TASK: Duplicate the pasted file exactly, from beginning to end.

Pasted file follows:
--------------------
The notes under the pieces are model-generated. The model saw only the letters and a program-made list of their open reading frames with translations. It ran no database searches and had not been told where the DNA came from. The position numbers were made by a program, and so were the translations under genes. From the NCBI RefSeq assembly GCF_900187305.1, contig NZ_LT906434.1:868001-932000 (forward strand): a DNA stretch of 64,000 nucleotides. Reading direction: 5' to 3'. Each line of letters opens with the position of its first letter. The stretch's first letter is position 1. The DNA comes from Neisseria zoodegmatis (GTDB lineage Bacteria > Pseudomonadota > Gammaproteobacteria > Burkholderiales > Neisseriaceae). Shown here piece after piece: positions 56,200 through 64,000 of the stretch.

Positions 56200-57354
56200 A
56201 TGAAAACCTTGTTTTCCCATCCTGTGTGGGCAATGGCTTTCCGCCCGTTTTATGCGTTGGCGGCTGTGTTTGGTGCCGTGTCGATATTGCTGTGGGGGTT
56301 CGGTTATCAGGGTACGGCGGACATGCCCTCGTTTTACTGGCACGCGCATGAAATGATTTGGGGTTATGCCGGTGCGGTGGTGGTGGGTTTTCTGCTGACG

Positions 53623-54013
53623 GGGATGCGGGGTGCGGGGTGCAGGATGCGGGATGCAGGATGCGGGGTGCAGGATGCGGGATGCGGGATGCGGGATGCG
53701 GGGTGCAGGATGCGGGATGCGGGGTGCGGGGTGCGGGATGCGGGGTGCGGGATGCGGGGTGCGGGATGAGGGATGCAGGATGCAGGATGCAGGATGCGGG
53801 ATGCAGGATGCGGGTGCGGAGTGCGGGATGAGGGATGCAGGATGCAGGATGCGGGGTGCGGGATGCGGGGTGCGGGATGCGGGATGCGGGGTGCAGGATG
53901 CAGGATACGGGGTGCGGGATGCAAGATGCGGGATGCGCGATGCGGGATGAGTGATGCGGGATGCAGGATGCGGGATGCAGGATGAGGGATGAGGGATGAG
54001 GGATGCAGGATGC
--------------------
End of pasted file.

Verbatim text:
The notes under the pieces are model-generated. The model saw only the letters and a program-made list of their open reading frames with translations. It ran no database searches and had not been told where the DNA came from. The position numbers were made by a program, and so were the translations under genes. From the NCBI RefSeq assembly GCF_900187305.1, contig NZ_LT906434.1:868001-932000 (forward strand): a DNA stretch of 64,000 nucleotides. Reading direction: 5' to 3'. Each line of letters opens with the position of its first letter. The stretch's first letter is position 1. The DNA comes from Neisseria zoodegmatis (GTDB lineage Bacteria > Pseudomonadota > Gammaproteobacteria > Burkholderiales > Neisseriaceae). Shown here piece after piece: positions 56,200 through 64,000 of the stretch.

Positions 56200-57354
56200 A
56201 TGAAAACCTTGTTTTCCCATCCTGTGTGGGCAATGGCTTTCCGCCCGTTTTATGCGTTGGCGGCTGTGTTTGGTGCCGTGTCGATATTGCTGTGGGGGTT
56301 CGGTTATCAGGGTACGGCGGACATGCCCTCGTTTTACTGGCACGCGCATGAAATGATTTGGGGTTATGCCGGTGCGGTGGTGGTGGGTTTTCTGCTGACG

Positions 53623-54013
53623 GGGATGCGGGGTGCGGGGTGCAGGATGCGGGATGCAGGATGCGGGGTGCAGGATGCGGGATGCGGGATGCGGGATGCG
53701 GGGTGCAGGATGCGGGATGCGGGGTGCGGGGTGCGGGATGCGGGGTGCGGGATGCGGGGTGCGGGATGAGGGATGCAGGATGCAGGATGCAGGATGCGGG
53801 ATGCAGGATGCGGGTGCGGAGTGCGGGATGAGGGATGCAGGATGCAGGATGCGGGGTGCGGGATGCGGGGTGCGGGATGCGGGATGCGGGGTGCAGGATG
53901 CAGGATACGGGGTGCGGGATGCAAGATGCGGGATGCGCGATGCGGGATGAGTGATGCGGGATGCAGGATGCGGGATGCAGGATGAGGGATGAGGGATGAG
54001 GGATGCAGGATGC